Drew Danielson drew.danielson at CMU.EDU
Wed Dec 13 15:31:12 UTC 2000

Joseph McCollum wrote:
> I should try to find the exact quotation, but someone (it may have been
> Benjamin Netanyahu or one of his supporters) called Barak's strategy of
> resigning (in order to prevent Netanyahu from running for Prime Minister
> of Israel) a "cynical strategy."  I think it was 'strategy' -- it may
> have been 'plan' or some such.  The first time I really noticed this use
> of 'cynical' was during the Persian Gulf War -- Saddam Hussein had
> performed a "cynical manipulation" of public opinion, according to Marlin
> Fitzwater.
> Now a cynic is someone who believes that others are selfish, deceitful,
> etc.  Diogenes carried a burning torch in broad daylight while trying to
> find an honest man. I think "selfish manipulation" or "selfish strategy"
> would have been better.  Fitzwater was the cynic.  He believed that
> Hussein was selfish.  Netanyahu's supporters were cynics.  They believed
> that Barak acted selfishly.
> What do you think???

Although it seems to be giving credit where it may not be due, is it not
possible that Fitzwater in one case and Netanyahu (or his supporter) in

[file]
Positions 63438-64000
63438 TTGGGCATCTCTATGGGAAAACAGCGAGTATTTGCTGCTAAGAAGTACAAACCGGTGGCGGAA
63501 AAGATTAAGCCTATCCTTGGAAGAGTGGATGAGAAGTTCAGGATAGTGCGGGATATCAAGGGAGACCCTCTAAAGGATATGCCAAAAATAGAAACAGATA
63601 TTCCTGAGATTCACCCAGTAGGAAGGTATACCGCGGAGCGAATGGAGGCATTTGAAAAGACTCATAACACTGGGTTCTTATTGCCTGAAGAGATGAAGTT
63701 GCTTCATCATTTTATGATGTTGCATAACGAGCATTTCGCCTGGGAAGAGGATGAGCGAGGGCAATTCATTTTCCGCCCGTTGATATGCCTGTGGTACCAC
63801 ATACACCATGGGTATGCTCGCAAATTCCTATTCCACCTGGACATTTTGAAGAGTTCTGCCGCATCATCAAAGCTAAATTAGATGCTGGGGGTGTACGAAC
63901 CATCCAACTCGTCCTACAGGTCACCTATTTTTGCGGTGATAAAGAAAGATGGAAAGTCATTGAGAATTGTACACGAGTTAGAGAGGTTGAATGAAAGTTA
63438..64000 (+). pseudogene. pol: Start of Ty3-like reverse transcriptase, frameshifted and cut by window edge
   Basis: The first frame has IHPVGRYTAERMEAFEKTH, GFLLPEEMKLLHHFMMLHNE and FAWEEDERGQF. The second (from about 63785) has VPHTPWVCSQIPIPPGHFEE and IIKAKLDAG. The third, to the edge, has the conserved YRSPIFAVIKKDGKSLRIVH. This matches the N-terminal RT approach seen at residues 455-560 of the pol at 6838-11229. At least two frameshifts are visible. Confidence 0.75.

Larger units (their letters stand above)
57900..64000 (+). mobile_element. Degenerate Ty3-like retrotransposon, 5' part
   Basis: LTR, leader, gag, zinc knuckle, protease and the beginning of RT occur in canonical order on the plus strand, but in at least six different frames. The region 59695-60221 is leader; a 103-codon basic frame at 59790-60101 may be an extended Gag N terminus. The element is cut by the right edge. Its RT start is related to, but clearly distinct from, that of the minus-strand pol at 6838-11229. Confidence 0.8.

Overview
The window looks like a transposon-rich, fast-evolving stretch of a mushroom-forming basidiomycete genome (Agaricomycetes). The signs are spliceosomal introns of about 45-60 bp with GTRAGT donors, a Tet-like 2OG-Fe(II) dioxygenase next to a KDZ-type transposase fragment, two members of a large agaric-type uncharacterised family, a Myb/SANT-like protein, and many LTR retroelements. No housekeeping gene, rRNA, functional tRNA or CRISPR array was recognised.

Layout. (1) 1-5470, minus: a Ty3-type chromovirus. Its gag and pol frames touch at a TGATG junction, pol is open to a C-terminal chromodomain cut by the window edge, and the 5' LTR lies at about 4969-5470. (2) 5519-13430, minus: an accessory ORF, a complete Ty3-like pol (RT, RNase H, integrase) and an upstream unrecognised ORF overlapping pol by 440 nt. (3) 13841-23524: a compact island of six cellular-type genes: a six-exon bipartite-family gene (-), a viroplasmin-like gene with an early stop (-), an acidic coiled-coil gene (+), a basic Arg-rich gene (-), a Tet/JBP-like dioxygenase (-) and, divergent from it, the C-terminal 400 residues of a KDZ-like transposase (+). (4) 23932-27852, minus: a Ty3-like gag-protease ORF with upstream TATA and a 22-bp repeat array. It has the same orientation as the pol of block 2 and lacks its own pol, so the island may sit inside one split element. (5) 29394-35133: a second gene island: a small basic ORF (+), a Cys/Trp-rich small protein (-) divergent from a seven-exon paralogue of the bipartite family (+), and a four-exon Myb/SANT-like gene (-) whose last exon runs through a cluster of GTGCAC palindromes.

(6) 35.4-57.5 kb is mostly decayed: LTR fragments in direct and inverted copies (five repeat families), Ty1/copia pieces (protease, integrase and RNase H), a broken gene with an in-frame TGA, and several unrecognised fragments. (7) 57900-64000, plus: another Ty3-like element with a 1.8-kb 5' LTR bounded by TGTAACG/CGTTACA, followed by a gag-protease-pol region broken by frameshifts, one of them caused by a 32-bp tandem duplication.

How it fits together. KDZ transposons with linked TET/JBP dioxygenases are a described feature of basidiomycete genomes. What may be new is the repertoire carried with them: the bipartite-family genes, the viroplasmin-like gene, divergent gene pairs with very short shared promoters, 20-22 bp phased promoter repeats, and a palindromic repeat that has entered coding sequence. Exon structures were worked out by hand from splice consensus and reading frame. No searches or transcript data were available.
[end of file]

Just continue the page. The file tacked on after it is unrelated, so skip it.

the other, were acknowledging that their opponents see _them_ as
selfish, deceitful, etc., and that the opponents have developed
strategies with that idea in mind?

That's probably reading too much into what was said; more likely is the
idea that "no one likes a cynic" - cynicism is a complex negative
sentiment that many people don't really understand completely - so let's
attribute that quality to our opponents.  "Devious" or "selfish" may be
more precise words in the context (that devious/selfish Barak, finding a
way to thwart Netanyahu), but perhaps that sounds too much like
name-calling (and in the case of Fitzwater's statement, "devious" is
both alarmist and cartoonish, and "selfish" doesn't carry much weight).

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